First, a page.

Fox Spidercam operator is stood down after the camera smashed into South Africa star Anrich Nortje at the MCG…as Proteas quick reveals tourists were concerned it was endangering players safety even before the incident
- South African fast bowler Anrich Nortje was hit by Spidercam at the MCG
- The tearaway quick was struck from behind as the camera flew past on wires
- The camera is meant to remain at least 3.5m above the ground at the MCG
- Nortje was unhurt and removed Steve Smith, Travis Head and David Warner
- Click here for all your latest international sports news at Daily Mail Australia
The spidercam operator responsible for the collision between the camera and Anrich Nortje at the MCG has been stood down for the remainder of the Boxing Day Test.
The South African quick was sent crashing to the turf during the second day of play in Melbourne, when the mobile camera hit him shortly after lunch as he walked towards the boundary.
The 29-year-old escaped any serious injuries and was able to continue bowling after being hit and on the left shoulder and elbow.
Antje Nortje was knocked to the ground after the Spidercam hit him in the back on day two
But while the Spidercam was back in action on day three, its operator was reportedly stood down, according to the Sydney Morning Herald.
Nortje was hit as the camera, which weighs approximately 8kg and zipped to a complex wires system, did a low sweep from a height of about two metres.
An agreement in place between the ICC, Fox Sports and Cricket Australia stipulates Spidercam is not permitted to travel any lower than 3.5metres from the ground.
The camera can only move to a lower height when it’s stationary hovering above players during interviews.
Camera staff were seen attending to ‘Spidercam’ after the collision at the MCG
Fox immediately stopped using the camera for the day and it has since issued an apology to Nortje and the South Africa team. When the camera was deployed on Wednesday, it was suspended approximately four metres above the ground.
The fast bowler later revealed that the Proteas already had worries that the camera — designed to take viewers to the heart of the action — was endangering player safety.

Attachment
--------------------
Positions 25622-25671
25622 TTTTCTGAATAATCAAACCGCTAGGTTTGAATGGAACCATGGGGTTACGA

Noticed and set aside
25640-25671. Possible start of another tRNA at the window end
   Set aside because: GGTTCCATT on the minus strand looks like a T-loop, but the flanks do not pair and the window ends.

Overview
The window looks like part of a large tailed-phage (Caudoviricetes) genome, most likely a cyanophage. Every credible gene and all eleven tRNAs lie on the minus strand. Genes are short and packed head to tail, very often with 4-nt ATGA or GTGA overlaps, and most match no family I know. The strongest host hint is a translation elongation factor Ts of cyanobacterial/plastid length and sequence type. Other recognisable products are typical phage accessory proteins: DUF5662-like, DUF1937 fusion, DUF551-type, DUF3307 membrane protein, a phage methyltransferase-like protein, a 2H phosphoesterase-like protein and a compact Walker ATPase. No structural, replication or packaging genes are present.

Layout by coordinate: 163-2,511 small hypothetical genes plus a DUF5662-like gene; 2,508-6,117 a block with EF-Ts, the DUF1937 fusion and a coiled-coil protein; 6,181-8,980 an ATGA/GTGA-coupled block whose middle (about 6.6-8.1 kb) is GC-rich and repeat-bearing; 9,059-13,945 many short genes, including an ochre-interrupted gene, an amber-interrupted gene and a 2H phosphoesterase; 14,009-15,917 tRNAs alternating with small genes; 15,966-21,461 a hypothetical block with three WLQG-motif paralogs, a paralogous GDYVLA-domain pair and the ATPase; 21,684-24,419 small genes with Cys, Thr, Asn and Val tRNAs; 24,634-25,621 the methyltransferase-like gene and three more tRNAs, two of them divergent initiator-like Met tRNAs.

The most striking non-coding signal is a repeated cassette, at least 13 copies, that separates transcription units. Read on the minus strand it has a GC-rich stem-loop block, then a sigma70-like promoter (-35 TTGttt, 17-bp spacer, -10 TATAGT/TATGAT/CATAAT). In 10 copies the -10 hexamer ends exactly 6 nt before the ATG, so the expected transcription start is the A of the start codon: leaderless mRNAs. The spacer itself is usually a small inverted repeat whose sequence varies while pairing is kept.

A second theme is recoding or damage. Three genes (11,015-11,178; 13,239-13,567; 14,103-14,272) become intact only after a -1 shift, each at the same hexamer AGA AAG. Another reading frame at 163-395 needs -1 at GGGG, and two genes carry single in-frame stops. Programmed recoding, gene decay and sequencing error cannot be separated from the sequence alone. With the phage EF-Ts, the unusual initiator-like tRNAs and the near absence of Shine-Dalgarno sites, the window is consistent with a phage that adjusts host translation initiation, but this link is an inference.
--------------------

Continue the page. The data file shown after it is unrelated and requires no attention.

‘I moved my head and then I saw the camera and I was a little bit too late. It was quite quick,’ Nortje said of the incident.
‘The one thing we’ve spoken about is how low it is […] I don’t think it should be travelling head-height.’
The South African quickly recovered swiftly after being hit by the Spidercam
Norje managed to remove Steve Smith, Travis Head and David Warner in Australia’s first dig
Australian Cricketers Association chief executive Todd Greenberg told SEN on Wednesday he had demanded an explanation from both Fox Sports and Cricket Australia.
‘When he [Nortje] went down I was genuinely concerned that it actually hit him on the side of the head, which it didn’t, but it did knock him off his feet,’ he said.
‘That would be very disconcerting for a player on a field, where your only focus is on the ball and on your job.
Pat Cummins (right) removed South Africa’s captain Dean Elgar (left) for a duck
‘It’s obviously a technical error, it’s obviously human error by the person operating it, but that’s something we can’t see happen again.
‘That’s not good for the game or the players. […] Clearly it’s an error that shouldn’t happen and won’t happen again.’
Nortje recovered from the impact quickly and finished Australia’s first innings with three wickets after removing Steve Smith, Travis Head and double-centurion David Warner.
But despite his efforts Australia declared on 8-575, with a mammoth lead of 386 runs after the tourists were skittled for 189 in their first dig and losing skipper Dean Elgar for a third ball duck in their second innings.
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